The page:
Great Glen Way

The Great Glen Way was officially opened in 2002 and is one of Scotland’s Great Trails. It stretches over 117 km (79 miles) from coast to coast across the ruggedly wild Scottish Highlands, linking Fort William with the regional capital Inverness on the east coast. Kicking off at the end of the West Highland Way, the Great Glen Way offers a natural extension for those who want to venture on a slightly longer adventure through the Highlands.

If you are not used to hiking long distances or are new to the harsh highlandish terrain, Great Glen Way with its low-level paths makes for the perfect introduction to hiking in the Scottish Highlands.

Overview of Route

The Great Glen Way kicks off at the edge of Loch Linne in Fort William, a magnificent sea loch that connects with the Atlantic Ocean. It takes you along the Caledonian Canal, an engineering jewel designed by Thomas Telford that links the Loch Linnhe, Loch Oich and Loch Ness and thus, creates a pass from the western shore to the Moray Firth.

The Caledonian Canal opens into Loch Lochy north-east of Fort William, at Gairlochy. You will continue through the village of Laggan, onto Loch Oich and then again along the canal to Fort Augustus at the southwest peak of Loch Ness. Next, the route leads you along the northern shore of this legendary lake to Invermoriston, Drumnadrochit, through moor and farmland onto the crossing of the Caledonian Canal and the River Ness before entering the city of Inverness. From there it’s just a very short distance before the canal and the river become one with the sea at the Moray Firth.

The 117 km can be walked within a period of 4 to 7 days, depending on your stamina, rhythm and personal preference. The official finish/starting point of the trek is the Castle of Inverness, as the Great Glen Way can be hiked from either direction. However, going from Fort William to Inverness will keep the wind at your back, the sun behind you and allow you to start with the easier section of the way.


For the most part, the trail is low-level as it mainly follows well-maintained towpaths and woodland tracks by the Caledonian Canal. Thus, it makes for a perfect introduction into long-distance hiking in the Scottish Highlands.

However, since 2014, a higher level option has been officialized between Fort Augustus and Drumnadrochit which offers a more challenging and rugged hiking experience as well as dramatic views for the worthy cost of a slightly more effort. Also, experienced hikers are welcome to tackle some of the Munros and Corbetts by taking a few diversions along the road.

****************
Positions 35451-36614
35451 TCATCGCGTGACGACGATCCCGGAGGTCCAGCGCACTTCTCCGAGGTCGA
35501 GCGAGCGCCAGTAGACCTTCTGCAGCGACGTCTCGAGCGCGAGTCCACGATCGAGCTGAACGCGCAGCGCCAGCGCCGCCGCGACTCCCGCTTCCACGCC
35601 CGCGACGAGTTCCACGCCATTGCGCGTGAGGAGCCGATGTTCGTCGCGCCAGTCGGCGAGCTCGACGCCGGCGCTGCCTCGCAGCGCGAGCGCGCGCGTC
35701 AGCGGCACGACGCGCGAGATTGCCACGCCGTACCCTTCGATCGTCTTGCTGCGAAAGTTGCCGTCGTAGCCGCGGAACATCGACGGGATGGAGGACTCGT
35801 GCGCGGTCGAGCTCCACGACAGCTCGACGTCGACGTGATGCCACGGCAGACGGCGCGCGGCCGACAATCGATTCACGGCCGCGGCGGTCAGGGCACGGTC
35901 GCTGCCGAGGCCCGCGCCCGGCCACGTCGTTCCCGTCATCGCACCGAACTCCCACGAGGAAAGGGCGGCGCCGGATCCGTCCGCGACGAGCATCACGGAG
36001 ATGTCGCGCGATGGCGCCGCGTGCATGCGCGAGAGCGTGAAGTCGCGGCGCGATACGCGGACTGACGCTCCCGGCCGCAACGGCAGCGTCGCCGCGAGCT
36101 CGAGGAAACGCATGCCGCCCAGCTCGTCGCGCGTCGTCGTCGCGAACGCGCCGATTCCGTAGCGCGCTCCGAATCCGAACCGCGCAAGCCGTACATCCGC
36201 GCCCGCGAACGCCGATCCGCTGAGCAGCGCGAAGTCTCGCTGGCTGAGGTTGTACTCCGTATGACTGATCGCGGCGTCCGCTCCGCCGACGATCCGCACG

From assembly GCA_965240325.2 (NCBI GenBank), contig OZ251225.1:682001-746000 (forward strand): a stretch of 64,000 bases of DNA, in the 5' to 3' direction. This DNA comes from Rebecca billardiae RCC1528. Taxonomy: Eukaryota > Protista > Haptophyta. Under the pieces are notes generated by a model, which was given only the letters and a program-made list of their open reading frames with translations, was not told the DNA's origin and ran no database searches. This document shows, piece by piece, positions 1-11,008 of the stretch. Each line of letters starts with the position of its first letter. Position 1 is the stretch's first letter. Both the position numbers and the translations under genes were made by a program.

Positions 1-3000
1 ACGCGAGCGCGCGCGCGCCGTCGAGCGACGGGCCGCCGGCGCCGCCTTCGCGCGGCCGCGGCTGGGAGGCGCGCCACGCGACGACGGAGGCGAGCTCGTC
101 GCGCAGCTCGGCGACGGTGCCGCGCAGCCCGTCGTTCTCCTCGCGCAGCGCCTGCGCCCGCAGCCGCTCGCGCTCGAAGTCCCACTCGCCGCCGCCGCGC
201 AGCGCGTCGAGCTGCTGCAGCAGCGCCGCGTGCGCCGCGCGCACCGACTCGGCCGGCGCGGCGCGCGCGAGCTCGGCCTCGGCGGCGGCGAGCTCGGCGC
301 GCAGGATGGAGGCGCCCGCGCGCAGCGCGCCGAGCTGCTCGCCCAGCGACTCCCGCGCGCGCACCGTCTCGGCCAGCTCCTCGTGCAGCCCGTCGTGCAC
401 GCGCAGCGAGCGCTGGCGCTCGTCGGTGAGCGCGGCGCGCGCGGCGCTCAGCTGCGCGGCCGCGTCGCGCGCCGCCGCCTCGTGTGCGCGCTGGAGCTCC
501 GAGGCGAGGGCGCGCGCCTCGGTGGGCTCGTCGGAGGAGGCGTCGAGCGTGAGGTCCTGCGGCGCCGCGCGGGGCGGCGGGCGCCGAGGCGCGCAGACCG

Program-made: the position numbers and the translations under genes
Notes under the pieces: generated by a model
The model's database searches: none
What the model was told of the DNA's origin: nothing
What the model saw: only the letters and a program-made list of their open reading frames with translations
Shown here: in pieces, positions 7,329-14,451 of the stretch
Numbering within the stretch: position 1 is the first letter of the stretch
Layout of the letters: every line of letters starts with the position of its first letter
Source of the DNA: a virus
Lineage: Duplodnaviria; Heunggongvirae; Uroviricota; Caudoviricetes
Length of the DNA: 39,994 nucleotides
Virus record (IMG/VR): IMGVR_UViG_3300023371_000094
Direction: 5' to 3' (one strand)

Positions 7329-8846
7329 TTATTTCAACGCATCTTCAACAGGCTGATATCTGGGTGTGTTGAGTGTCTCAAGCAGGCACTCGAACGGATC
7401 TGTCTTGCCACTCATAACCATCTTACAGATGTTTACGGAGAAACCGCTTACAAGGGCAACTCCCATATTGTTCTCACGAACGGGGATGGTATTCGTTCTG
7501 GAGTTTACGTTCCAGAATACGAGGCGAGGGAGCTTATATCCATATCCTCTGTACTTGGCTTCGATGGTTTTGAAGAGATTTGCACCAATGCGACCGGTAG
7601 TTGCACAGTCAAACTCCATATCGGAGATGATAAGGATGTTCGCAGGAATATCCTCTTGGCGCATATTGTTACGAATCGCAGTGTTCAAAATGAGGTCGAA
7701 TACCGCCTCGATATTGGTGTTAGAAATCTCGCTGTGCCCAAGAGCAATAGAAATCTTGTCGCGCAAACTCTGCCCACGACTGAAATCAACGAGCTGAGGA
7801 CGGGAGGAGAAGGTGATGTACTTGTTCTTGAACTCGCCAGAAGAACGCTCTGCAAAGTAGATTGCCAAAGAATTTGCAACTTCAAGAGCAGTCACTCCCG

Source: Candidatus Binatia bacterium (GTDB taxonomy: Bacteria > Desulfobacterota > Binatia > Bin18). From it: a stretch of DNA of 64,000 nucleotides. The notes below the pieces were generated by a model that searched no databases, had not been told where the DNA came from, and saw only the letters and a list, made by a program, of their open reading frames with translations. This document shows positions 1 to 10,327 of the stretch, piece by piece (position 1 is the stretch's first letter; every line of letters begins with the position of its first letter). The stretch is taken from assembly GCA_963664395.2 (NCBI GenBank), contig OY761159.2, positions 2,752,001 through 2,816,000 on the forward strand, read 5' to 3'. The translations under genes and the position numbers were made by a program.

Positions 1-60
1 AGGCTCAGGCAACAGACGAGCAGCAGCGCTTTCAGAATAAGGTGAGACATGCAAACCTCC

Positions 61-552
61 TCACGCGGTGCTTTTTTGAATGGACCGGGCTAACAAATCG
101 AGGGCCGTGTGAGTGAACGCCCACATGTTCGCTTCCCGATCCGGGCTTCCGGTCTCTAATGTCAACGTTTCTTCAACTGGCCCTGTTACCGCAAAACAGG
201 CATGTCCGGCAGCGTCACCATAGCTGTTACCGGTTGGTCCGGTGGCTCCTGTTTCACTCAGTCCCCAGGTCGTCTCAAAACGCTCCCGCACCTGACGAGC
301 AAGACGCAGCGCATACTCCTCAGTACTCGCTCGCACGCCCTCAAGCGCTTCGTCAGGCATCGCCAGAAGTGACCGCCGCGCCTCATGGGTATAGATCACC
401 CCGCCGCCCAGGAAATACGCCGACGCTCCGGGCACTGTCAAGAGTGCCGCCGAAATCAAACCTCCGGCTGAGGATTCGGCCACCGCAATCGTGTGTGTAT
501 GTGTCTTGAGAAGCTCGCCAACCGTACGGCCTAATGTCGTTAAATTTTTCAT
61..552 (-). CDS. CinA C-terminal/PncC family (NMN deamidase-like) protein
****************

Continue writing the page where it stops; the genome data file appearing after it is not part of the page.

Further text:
The waymark is a generic, simplified thistle on a pale blue background usually attached to a wooden pole. The route is well-marked in both directions and follows very clear trails which make the hiking quite straightforward throughout.

When To Go

As it’s true for the rest of the highlands, the best time to hike is between April and September, so you don’t have to fight with the harsh winter weather. However, if you equally want to avoid the notorious midges that love hanging out by the lochs in summer, refrain from hiking in July and August.


There are at least a few accommodation options in every town the trail passes through Fort William, Laggan, Invergarry, Fort Augustus, Invermoriston, Drumnadrochit, and Inverness. Usually, you can choose among B&B or a hotel. If you are traveling during a busy period or in a larger group, you might want to book your accommodation in advance.

In case you are in for a more authentic hiking adventure, there are official camping sites at Fort William, Gairlochy, Fort Augustus, Drumnadrochit, Wester Laide by Abriachan, Inverness.


There are Tesco stores in Fort William, Drumnadrochit as well as Inverness. So, if you need to buy supplies as you hike, you need to plan a bit ahead to not miss your chance. Invermoriston has a small convenience store, and Fort Augustus also offers a few smaller supermarkets as well as cozy and reasonably-priced cafes.

Best Guide Books

There are several reliable guides available including the Walking the Great Glen Way written by Paddy Dillon and published by Cicerone Press. Alternatively, Highland Council provides a free accommodation and service guide to Great Glen Way in PDF version. This guide will be just fine (even if it doesn’t include a map) if you don’t plan on deviating from the route as the way is so well-maintained and waymarked.

Travel Along The Route

There is a number of ScotRail trains each day that take you from Glasgow (Queen Street) to Fort William. Also, if coming from afar, A night sleeper train (the Caledonian Sleeper), takes you directly from London Euston to Fort William via the West Highland Railway. Alternatively, you can take advantage of Citylink coaches running from Glasgow to Fort William and vice-versa.

What to See?

Besides the stunning views watch out for the Neptune’s Staircase just outside of Fort William. Named after the Roman god of water, this staircase lock comprises of eight locks making it the longest staircase lock in the UK. Also, don’t miss Urquhart Castle which is one of the most popular stops on the route. It offers excellent views and great photo opportunities. The rumors have it that it’s the best place to spot the Loch Ness monster.

Why Great Glen Way?

If you are new to long-distance walks in the rugged conditions of Scottish Highlands, Great Glen way is a great place to start. Not too challenging yet absolutely lovely, it offers all you can ask for from a hike across highlands.